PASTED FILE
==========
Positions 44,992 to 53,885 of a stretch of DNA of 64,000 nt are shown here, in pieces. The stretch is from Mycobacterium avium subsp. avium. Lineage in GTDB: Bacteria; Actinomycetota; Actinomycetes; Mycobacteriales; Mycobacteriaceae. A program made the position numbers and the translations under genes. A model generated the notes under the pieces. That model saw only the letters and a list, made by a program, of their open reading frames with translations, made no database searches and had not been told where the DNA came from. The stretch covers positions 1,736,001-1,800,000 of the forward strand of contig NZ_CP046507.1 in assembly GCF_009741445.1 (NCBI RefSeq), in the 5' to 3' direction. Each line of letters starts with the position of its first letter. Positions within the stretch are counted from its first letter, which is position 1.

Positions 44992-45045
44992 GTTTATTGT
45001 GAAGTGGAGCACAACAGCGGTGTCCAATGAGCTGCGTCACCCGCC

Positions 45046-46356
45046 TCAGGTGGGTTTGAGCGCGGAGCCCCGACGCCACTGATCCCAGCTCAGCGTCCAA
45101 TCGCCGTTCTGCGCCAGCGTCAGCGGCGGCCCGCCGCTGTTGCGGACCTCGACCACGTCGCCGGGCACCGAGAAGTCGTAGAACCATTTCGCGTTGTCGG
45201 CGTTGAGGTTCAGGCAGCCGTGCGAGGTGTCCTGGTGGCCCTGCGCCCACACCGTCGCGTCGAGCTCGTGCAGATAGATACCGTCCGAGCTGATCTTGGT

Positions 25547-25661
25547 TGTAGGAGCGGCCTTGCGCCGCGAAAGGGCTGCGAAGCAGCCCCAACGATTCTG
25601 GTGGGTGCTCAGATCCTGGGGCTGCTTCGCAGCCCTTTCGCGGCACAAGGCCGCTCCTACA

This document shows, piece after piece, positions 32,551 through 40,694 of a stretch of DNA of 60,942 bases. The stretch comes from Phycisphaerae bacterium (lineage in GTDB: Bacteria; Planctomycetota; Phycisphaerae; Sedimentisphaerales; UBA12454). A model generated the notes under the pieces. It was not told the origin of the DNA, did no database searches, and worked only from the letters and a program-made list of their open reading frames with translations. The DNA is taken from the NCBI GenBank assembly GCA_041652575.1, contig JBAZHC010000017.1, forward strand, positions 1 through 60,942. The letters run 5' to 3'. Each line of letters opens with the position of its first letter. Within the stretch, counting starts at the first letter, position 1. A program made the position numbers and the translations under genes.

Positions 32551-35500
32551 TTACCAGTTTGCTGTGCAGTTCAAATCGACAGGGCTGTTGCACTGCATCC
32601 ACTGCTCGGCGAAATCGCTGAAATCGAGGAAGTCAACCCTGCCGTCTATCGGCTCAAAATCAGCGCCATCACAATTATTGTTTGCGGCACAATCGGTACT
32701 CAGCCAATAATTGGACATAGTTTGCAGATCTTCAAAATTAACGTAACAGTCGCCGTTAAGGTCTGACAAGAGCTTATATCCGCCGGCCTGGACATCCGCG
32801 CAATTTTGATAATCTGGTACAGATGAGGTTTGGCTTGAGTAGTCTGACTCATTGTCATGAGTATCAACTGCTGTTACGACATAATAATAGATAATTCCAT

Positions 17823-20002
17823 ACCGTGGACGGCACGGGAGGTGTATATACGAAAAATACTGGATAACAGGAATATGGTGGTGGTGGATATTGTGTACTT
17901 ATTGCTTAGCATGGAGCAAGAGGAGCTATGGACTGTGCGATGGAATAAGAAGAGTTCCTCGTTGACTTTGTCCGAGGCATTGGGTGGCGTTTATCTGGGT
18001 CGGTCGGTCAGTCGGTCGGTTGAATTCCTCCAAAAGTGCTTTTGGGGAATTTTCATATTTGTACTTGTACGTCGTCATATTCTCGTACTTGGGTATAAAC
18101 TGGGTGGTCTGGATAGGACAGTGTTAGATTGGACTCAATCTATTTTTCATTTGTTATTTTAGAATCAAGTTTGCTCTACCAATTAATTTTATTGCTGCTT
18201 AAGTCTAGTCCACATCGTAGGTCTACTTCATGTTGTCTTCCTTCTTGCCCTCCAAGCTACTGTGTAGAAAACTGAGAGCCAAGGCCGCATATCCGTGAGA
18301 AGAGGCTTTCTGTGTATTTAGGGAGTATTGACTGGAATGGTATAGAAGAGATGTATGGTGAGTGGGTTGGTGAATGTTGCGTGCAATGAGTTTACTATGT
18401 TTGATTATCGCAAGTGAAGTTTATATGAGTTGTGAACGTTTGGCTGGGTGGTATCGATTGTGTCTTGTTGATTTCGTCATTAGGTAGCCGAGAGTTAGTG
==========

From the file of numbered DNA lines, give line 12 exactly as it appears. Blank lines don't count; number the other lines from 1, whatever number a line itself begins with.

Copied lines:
This document shows, piece after piece, positions 32,551 through 40,694 of a stretch of DNA of 60,942 bases. The stretch comes from Phycisphaerae bacterium (lineage in GTDB: Bacteria; Planctomycetota; Phycisphaerae; Sedimentisphaerales; UBA12454). A model generated the notes under the pieces. It was not told the origin of the DNA, did no database searches, and worked only from the letters and a program-made list of their open reading frames with translations. The DNA is taken from the NCBI GenBank assembly GCA_041652575.1, contig JBAZHC010000017.1, forward strand, positions 1 through 60,942. The letters run 5' to 3'. Each line of letters opens with the position of its first letter. Within the stretch, counting starts at the first letter, position 1. A program made the position numbers and the translations under genes.